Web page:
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Carla Cheney: Walmart Fired Me For Reporting Dog Left In Hot Truck

Walmart Canada Fires Woman For Reporting Dog In Hot Truck

A Walmart location in Kemptville, Ont., fired two employees in recent weeks for reporting customers who had left dogs in their vehicles, according to news reports out of Ottawa.

Carla Cheney says she was fired earlier this week after calling the police on a customer who had left their dog in their truck on a hot day. She is apparently the second person to have been let go over the issue in recent weeks.

UPDATE: Walmart Canada says it will post signs at locations across the country warning customers not to leave pets in their cars, the Canadian Press reported.

A statement from the retailer said Cheney wasn't fired for trying to help a dog in a car, but didn't offer any further explanation due to "privacy reasons."

Original story continues

Cheney told the Ottawa Citizen she saw a dog jumping several times out of a truck window shortly before the start of her shift Wednesday. When the owner forced the dog back into the truck and rolled up the windows, she says she confronted the man.

"I said, 'Is this really happening? I'm going to give him about five or 10 minutes and then I'm going to call the police,'" Cheney said.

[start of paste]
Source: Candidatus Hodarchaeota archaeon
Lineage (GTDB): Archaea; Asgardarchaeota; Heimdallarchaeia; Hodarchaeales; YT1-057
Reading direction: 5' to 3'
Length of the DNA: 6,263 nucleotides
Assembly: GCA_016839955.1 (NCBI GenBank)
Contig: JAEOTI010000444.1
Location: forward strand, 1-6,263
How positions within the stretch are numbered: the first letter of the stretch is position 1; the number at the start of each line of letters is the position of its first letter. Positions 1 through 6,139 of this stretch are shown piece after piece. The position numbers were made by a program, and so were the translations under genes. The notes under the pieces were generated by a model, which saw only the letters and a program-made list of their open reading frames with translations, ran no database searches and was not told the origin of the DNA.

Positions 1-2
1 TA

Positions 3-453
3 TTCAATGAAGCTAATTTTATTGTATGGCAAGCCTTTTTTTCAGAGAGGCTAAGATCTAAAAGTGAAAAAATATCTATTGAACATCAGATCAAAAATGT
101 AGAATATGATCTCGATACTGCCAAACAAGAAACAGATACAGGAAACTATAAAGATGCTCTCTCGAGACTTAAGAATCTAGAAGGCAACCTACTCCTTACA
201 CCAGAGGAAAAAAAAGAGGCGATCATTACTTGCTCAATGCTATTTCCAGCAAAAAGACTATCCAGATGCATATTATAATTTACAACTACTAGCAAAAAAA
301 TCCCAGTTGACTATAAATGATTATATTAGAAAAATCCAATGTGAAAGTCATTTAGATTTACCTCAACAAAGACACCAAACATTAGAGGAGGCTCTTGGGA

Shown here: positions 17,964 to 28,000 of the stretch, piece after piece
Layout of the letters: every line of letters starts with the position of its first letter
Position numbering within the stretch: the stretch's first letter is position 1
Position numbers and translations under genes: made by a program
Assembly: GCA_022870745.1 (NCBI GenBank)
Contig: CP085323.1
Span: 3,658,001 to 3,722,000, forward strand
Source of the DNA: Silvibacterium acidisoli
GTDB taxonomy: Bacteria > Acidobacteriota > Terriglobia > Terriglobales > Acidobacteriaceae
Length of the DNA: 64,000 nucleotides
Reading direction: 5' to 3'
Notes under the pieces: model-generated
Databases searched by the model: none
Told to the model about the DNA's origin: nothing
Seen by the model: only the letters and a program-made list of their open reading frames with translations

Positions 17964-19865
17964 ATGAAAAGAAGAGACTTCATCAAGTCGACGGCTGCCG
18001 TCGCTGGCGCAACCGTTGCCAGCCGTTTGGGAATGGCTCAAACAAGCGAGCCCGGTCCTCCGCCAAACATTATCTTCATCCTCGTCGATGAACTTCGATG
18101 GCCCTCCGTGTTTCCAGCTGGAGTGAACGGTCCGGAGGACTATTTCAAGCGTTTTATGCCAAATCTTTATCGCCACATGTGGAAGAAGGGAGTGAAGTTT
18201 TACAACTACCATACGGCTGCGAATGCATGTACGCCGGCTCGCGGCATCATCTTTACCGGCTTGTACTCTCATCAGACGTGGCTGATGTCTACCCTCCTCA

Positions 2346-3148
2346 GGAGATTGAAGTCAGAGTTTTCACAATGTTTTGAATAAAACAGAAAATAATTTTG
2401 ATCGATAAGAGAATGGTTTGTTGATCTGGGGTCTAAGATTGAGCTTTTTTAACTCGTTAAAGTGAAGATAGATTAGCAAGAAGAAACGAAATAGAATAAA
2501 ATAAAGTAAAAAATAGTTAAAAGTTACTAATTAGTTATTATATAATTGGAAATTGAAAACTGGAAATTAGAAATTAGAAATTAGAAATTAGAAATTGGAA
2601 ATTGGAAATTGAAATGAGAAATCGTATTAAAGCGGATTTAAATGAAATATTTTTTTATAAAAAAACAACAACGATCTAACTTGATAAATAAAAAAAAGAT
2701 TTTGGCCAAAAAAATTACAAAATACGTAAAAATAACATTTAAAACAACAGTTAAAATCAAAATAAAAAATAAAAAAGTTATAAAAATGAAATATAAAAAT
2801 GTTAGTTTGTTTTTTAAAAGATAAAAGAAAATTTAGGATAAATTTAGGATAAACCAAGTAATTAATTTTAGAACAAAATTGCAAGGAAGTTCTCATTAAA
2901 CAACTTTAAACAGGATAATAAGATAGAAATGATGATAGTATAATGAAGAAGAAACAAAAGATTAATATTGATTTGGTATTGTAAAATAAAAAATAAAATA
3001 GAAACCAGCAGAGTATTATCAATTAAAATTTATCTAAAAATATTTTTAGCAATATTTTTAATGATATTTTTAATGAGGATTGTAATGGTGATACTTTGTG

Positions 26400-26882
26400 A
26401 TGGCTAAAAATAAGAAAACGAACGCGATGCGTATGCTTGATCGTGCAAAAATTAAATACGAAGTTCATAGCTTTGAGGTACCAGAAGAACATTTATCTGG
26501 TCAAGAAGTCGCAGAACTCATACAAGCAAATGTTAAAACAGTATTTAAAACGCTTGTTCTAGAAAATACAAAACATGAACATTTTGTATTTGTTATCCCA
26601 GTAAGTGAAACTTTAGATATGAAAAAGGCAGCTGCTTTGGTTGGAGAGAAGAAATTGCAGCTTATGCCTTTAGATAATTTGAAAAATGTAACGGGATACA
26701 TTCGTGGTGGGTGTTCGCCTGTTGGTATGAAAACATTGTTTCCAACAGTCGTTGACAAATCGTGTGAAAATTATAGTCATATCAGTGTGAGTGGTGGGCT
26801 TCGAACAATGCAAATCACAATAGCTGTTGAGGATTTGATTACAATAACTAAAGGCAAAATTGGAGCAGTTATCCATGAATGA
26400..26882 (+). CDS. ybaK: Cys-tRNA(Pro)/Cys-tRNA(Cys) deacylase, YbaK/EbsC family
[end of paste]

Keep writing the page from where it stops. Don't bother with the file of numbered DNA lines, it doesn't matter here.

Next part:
A police officer arrived and went into the store to locate the customer, Cheney said. Then midway through her shift she was called into the manager’s office and told she should report incidents like this to management, and not call police.

When Cheney insisted she would continue to call the police, she was told she was dismissed and escorted from the building.

It is evidently the second time in recent weeks that an employee at that location has lost their job over the issue. The Citizen reports that Sean Dhaliwal was fired two weeks ago after speaking to a frequent customer about leaving their dog in the car. Dhaliwal had already given his two weeks’ notice but was told he could not finish his remaining shifts.

Walmart Canada told the Citizen the company has guidelines in place for employees to deal with dangerous situations, including pets in danger.

“We require our associates to follow these guidelines, which include reporting any safety concerns to a member of management, and engaging customers in a manner that is respectful,” Felicia Fefer told the Citizen in an email.

She said she could not comment on individual employees.

The situation has inflamed emotions in Kemptville, a town 60 km south of Ottawa. A Facebook page called “Animal Rights For Kemptville Wal-Mart” had nearly 6,000 members as of Thursday morning.

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